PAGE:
If you’re making an IT service catalog because everyone else is doing it, you could be wasting your time. But if you’re creating a service catalog with the goal of lowering IT costs, making incident and problem management more effective, and allowing your IT help desk to work more efficiently, then you’re onto something.
You can create the coolest IT service catalog ever, with a slick, intuitive customer interface, but it won’t help much if your IT help desk doesn’t have the tools it needs to deliver the services listed in the catalog.
Here’s how to empower your IT help desk to implement your IT service catalog effectively.
Don’t waste time and effort on a “Potemkin Village” service catalog.
Goal: A Service Catalog Based on Business Outcomes
Your IT service catalog should have identifiable business outcomes, such as, “Freeing the IT helpdesk from writing down and tracking end-user requests.” Another business outcome might be, “Making IT services easier for end-users to obtain through an intuitive user interface.” Having an IT service catalog should result in happier end-users, who don’t feel like they’re jumping through a dozen hoops to get IT services, and a happier IT service desk, who won’t waste time discussing routine requests on a case-by-case basis. When the end user knows his summer intern is arriving in three weeks can request a properly-configured laptop using the service catalog, the catalog is working, saving everyone time and money.
Listen Before You Create
Thing is, you can’t just create an IT service catalog of what you think end-users want, or what the end-users should want. First, before creating the IT service catalog, you need to know which services, processes, and resources you already provide. Then, you should listen to a selection of end-users and understand general trends. You might consider holding one or more service catalog workshops involving stakeholders (including managers and line workers) to educate people on what a service catalog is, and learn what end-users need from a service catalog. Creating a catalog full of services nobody needs is wasted effort.
The IT Help Desk Needs Proper Tools
If your help desk software supports creation of an IT service catalog, you’re ahead of the game. But even if it doesn’t, your help desk needs software that allows them to address end-user needs efficiently. It should have a logical, easy-to-use IT ticket management system, should offer end-users multiple ways to submit tickets (such as via email and social media), and should collect information on how tickets are resolved and by whom. Help desk software that automates creation of a knowledge base can be a huge time saver, because it keeps your team from having to create solutions from scratch for recurring situations. Great help desk software allows your team to make the catalog functional.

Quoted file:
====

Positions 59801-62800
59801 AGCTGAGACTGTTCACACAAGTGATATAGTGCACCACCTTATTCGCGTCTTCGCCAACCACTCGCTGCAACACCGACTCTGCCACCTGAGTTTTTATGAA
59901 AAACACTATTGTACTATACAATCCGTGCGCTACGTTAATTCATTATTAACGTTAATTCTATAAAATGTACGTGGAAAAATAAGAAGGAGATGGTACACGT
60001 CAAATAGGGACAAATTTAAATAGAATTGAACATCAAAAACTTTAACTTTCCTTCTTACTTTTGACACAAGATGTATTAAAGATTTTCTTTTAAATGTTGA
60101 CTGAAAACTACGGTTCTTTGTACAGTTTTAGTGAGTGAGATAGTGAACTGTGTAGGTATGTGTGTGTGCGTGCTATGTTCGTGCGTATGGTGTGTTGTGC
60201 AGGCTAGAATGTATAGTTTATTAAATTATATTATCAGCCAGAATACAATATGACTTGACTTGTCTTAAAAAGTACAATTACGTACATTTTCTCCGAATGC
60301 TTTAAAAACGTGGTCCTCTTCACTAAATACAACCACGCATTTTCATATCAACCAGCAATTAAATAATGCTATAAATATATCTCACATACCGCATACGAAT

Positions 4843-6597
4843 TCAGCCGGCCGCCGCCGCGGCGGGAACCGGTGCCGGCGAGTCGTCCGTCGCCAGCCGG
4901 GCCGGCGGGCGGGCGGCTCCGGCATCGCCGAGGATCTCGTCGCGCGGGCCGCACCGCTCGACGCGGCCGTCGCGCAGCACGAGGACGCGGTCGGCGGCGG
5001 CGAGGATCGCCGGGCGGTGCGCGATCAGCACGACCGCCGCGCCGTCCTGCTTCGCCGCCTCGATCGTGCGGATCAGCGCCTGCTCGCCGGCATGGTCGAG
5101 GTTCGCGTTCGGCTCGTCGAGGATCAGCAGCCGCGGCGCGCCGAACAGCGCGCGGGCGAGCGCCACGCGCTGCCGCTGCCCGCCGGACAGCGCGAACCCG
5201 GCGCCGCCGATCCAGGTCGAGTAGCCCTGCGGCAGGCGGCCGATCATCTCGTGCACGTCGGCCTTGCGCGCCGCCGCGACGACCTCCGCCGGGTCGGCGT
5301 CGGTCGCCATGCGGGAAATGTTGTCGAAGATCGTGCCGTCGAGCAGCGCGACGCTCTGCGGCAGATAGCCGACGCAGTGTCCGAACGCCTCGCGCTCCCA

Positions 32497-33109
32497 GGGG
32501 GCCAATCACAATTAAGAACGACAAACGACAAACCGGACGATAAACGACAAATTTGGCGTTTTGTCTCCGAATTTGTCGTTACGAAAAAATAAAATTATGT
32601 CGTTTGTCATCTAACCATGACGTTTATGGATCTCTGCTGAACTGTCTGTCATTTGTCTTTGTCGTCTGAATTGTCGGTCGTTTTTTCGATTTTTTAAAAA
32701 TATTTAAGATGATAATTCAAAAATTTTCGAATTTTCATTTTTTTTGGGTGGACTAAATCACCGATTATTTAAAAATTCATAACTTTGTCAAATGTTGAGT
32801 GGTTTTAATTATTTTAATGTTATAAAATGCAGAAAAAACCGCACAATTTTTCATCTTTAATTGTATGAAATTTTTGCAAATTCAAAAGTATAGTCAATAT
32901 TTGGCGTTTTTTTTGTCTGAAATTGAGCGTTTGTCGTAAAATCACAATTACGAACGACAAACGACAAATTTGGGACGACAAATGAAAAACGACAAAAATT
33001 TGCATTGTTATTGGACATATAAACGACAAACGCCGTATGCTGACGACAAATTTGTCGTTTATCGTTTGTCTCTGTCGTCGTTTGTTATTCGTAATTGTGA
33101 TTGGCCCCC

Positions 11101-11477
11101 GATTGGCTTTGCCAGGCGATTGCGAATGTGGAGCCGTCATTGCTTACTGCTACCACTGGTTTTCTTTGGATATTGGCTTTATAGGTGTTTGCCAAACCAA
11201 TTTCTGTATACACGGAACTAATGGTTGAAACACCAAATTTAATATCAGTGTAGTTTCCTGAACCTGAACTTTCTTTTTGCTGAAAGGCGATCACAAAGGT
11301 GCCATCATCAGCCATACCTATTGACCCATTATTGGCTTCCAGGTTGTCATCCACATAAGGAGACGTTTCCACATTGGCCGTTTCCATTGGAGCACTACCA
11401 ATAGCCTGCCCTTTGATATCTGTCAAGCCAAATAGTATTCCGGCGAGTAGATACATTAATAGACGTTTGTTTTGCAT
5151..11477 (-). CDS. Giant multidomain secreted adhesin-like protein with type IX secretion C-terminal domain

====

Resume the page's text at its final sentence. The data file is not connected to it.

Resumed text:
While this “IT tool” would be lots of fun, don’t expect Procurement to approve it.
Focus on Services Rather than Silos
If you create your IT service catalog in the vacuum of the IT silo, it may be all but meaningless to end-users. Remember that the service catalog should work toward positive business outcomes, and you can’t have those unless you know what kinds of outcomes the business needs. Someone can order new software through the IT service catalog, but if she then has to go to three managers who have to sign off on it before action is taken, then the catalog doesn’t remove “friction” from the process. But with a catalog that automatically associates her employee number with a supervisor, sends automated approval requests to those with approval power, and triggers the order following approval, friction is removed, and services are delivered more efficiently.
Reporting Can Make or Break Your Case
When your help desk software has great reporting capabilities built in, it’s far easier to make the case for having an IT service catalog. When reports show the service catalog has saved man hours and dollars, it shows stakeholders the business value of the catalog. Some help desk software already has reporting tools included, so you don’t have to go to the expense of creating reporting tools. That way, you can collect stats from the service catalog’s first day and make the case for the better business outcomes a service catalog provides.